Tuesday, September 2, 2014

Rae Lakes Loop Part 2: Middle Paradise Valley to Woods Creek Crossing

Middle Paradise Valley to Woods Creek Crossing: 9 miles - 1,584 feet elevation gain

Passing through Upper Paradise Valley, you'll come upon a bridge. If you're with someone, let them go ahead and take a picture of you on the bridge below the steps. It's an awesome photo op with spires of granite as your backdrop! After coming down from the bridge, the trail will continue on your right. If you didn't fill up with water before leaving camp, best to fill up now, it'll be a while before the next water source.

The trail continues on through and we enter again into the thicket of trees. As the trees started to get sparse, a series of switchback came into our view.

We came across a fence made of wire and wood while climbing up a switch back and questioned if we were trespassing on something, but there was no gate, just an open part of the fence for us to go through. Guessing, it was to mark park boundaries. Maybe. Since we came across another of the same fence not too long after. I felt we entered and exited someone's property. And if it was, what an awesome place to live! I imagined. The valley before us now came into view and camp should just be past the meadow. But the trail seem to go on forever.

Castle Dome Meadow was pretty. If only there was enough shade to rest under in! On our 2013 trip, most of the trees and brushes around were singed. Remnants of a previous fire, maybe or lightning strikes. The Castle Domes stand as granite walls to our left as we trudge along the trail to Woods Creek Crossing.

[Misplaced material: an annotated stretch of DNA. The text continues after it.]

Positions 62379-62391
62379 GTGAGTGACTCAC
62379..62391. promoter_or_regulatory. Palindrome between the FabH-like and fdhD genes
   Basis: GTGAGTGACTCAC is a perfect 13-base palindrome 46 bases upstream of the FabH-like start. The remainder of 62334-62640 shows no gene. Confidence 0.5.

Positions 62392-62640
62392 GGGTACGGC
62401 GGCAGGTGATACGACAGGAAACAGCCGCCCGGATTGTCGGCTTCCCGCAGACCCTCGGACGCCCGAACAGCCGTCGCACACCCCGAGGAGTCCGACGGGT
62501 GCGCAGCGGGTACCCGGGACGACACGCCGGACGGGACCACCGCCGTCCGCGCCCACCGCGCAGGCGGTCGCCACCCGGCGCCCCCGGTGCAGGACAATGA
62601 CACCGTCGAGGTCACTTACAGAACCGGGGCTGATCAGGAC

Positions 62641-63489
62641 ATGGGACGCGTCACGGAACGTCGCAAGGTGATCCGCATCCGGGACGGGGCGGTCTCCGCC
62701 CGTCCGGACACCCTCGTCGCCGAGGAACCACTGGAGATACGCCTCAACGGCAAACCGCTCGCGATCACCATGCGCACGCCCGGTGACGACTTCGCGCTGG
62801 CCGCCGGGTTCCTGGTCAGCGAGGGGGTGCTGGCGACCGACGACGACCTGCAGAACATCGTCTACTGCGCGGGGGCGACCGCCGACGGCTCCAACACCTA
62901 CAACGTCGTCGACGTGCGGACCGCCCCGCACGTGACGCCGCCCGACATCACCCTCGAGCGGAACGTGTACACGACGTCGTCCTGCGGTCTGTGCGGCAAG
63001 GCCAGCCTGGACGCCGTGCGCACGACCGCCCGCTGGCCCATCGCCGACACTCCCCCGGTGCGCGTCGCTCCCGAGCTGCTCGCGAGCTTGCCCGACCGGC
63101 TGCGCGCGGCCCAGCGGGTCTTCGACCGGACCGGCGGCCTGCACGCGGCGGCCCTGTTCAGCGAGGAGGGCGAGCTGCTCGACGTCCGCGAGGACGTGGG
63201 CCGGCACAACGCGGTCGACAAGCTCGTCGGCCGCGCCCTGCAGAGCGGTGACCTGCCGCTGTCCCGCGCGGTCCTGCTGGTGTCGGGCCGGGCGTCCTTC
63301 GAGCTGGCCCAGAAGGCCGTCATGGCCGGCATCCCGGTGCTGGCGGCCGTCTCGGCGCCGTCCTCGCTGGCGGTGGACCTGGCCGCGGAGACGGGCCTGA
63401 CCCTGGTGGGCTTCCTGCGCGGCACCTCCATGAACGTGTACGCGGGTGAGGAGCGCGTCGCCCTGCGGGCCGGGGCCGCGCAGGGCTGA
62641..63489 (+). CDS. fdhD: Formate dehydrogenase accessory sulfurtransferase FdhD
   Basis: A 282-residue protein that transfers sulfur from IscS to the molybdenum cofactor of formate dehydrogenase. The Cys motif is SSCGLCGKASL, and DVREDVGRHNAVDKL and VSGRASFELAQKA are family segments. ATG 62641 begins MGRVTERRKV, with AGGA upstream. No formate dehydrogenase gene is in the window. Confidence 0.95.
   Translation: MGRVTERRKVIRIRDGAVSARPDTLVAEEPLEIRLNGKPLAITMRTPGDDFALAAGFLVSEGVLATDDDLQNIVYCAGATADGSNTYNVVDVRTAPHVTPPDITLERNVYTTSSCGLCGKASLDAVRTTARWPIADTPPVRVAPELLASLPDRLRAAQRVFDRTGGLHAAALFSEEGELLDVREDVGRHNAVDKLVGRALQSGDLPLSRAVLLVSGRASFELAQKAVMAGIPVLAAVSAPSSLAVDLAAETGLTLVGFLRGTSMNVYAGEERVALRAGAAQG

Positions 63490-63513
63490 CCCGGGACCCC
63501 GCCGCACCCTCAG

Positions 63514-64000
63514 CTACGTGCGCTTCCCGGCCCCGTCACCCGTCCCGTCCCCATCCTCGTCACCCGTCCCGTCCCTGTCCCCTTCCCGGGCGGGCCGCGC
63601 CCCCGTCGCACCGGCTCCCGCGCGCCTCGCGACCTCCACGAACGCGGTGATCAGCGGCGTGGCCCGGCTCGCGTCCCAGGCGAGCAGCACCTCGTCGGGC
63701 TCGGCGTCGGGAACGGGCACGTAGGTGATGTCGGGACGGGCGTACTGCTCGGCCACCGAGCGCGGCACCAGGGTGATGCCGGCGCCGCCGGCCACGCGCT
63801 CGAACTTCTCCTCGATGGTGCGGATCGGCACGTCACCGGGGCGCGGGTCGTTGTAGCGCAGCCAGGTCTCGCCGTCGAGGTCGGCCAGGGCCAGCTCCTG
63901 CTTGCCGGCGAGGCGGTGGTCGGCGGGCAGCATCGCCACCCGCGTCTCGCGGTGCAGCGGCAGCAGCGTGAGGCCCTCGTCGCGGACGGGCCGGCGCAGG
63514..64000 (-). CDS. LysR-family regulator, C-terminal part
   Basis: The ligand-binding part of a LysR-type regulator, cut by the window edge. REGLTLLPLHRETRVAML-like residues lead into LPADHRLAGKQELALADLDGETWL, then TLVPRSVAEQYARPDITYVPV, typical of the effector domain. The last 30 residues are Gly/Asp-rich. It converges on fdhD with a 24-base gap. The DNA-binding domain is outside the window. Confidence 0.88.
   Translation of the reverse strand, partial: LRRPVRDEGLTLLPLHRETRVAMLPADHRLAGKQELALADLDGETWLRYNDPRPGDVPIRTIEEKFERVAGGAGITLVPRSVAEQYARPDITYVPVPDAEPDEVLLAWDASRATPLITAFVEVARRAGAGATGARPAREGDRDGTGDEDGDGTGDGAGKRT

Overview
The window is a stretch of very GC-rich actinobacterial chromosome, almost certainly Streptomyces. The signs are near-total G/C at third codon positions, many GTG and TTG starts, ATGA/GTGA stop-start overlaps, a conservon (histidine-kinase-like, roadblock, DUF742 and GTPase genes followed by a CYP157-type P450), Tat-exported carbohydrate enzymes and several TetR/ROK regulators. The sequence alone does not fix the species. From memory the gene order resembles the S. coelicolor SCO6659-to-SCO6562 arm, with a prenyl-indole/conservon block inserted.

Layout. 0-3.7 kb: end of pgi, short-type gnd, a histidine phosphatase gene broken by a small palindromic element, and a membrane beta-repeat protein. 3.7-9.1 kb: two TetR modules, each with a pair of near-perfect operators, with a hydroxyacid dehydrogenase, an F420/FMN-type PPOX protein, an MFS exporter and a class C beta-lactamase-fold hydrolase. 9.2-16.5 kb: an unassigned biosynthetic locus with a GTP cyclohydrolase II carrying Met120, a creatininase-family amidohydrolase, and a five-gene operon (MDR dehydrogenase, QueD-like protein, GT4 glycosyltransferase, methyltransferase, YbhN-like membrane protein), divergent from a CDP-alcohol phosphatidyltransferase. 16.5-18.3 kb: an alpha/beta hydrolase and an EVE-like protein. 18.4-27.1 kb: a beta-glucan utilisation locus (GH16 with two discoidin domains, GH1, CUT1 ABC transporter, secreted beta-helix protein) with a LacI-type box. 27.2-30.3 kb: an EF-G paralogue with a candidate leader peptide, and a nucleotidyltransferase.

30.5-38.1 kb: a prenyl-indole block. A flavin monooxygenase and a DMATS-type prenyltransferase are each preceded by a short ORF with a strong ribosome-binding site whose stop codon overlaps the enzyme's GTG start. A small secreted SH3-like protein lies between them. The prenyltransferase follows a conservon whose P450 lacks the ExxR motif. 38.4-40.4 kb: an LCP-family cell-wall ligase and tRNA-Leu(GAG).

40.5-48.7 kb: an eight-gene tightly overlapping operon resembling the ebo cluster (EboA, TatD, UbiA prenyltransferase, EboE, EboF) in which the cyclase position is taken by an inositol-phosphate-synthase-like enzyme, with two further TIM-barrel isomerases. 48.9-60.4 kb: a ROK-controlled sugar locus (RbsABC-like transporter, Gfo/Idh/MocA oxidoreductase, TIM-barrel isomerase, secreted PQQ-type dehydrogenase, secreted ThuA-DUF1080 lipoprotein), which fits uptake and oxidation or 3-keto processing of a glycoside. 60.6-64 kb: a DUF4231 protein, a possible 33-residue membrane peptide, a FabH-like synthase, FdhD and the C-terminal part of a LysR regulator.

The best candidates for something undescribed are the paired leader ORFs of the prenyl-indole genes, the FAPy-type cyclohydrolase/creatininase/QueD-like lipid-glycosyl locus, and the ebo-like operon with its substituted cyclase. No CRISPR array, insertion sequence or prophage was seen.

One of the best thing I loved about this hike was its abundance of bridges! Small, big and ones you can't stop marveling at. And by far, my favorite of all wilderness bridges was this hanging bridge at Woods Creek crossing. Turning right at junction to head south, where Woods Creek Trail meets with the JMT/PCT, we were to cross the hanging bridge to our camp site. The bridge was a bit trippy and hella fun to walk on, especially during our first time!

After crossing the bridge, camp sites abound and bear lockers. One bear locker can easily be found just on the left side of the trail and one or two more can be found off the trail to the right. Though one of those two stank of horse manure and I've come across a horse post not too far from it.

This is where we started meeting several thru-hikers since our route now has met up with the John Muir and Pacific Crest Trails, so there is a lot of access to this area coming from the west and the east side of the sierra. The area gets pretty busy. Folks hiking through, some setting up camps, others taking their breaks waiting for hiking friends and hikers helping hikers take their photos with the beautiful bridge.

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